FIGS. 2A-2C show a preferred embodiment of the present invention. FIG. 2A is a side view, FIG. 2B is a top view, and FIG. 2C is a front view. In the preferred embodiment, MRH 1 (FIGS. 1A-1C) has been modified. Burner 3 (with alternating current blower and fuel pump) and electric power generator 6 have been removed. A hole has been cut into the bottom of tank 2 and thermoelectric generator 8 has been welded in place in the hole between tank 2 and firebox 4 so that for the area of the generator, the generator now functions as an approximately 32 inch×9.5 inch portion of the bottom of the tank and a similar size portion of the top of the firebox. Burner 10 (with DC motor and fuel pump) has been replaced burner 3. Battery 11 has been added. In the preferred embodiment, thermoelectric generator 8 generates an amount of electricity that is sufficient to operate the electrical equipment of burner 10 and charge battery 11 while the heat produced by burner 10 (some of which passes through generator 8) re-thermalizes trays 5. Thermoelectric generator 8 is configured to provide power directly to electric fuel pump 90 and electric blower 91 of burner 10. The generator provides power to battery 11 to recharge it. Therefore, during normal operation of burner 10, burner 10 can receive its power directly from thermoelectric generator 8 or battery 11.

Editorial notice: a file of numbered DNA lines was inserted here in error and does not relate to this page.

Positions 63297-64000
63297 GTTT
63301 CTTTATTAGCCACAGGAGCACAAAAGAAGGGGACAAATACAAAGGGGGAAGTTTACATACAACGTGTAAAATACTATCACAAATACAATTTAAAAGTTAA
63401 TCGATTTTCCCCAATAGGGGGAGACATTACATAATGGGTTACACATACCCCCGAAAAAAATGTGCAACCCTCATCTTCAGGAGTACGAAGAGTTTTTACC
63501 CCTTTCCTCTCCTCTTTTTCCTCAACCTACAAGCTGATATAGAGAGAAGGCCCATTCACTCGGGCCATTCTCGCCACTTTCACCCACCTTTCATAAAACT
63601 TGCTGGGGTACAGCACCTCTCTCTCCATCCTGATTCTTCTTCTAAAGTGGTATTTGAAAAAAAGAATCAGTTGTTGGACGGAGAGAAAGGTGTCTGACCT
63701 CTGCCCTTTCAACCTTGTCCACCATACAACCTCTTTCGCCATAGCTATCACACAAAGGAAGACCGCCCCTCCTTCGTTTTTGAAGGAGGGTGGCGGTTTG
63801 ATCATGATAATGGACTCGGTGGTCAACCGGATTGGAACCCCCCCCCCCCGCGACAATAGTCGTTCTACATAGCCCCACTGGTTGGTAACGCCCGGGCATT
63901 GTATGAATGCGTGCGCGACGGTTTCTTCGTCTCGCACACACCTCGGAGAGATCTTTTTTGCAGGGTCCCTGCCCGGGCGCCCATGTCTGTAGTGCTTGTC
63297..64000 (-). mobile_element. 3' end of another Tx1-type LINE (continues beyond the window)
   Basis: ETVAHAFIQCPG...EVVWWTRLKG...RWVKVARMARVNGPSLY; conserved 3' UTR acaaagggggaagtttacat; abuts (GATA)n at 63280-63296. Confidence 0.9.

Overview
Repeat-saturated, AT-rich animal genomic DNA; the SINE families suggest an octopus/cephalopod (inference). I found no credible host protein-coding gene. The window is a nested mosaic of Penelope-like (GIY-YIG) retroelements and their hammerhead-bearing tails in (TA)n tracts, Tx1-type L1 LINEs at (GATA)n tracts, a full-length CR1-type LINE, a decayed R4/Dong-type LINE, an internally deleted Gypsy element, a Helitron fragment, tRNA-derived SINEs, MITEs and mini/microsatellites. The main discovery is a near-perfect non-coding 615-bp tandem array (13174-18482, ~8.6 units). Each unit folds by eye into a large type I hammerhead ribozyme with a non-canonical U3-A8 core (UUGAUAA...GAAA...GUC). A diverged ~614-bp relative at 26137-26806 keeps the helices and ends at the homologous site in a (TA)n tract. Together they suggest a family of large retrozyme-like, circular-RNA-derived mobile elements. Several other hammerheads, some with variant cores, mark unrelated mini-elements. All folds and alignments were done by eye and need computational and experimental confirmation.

Burner with DC Blower and Fuel Pump

In a preferred embodiment burner 10 is a diesel Heat Wise burner (manufactured by Heat Wise, Inc. with offices in 1528 Rocky Pine Rd, Middle Island, N.Y., 11953). The Heat Wise burner has a capacity of 70,000-140,000 Btu/hr. Its electric power requirements to drive the DC blower and fuel pump plus electronic controls are 100 W for 30 seconds at start up, then 38 W to 40 W at steady state.

Thermoelectric Generator

A preferred thermoelectric generator 8 includes the following four major components: sixteen thermoelectric modules 31 (FIG. 3), and a compression system for compressing each of the modules between the bottom of the tank and the hot side cover plate and thermal interface materials (hot side—mica, cold side alumina wafers of 0.01 inch thick).

Modules

Preferably, thermoelectric modules 31 are HZ-20 thermoelectric modules available from Hi-Z corporation in San Diego, Calif., part no. HZ-20. The HZ-20 thermoelectric module is similar to the HZ-14 thermoelectric module described in U.S. Pat. No. 5,892,656 with an exception being that the HZ-20 model includes 71 couples. Also, the HZ-20 includes the following electrical properties: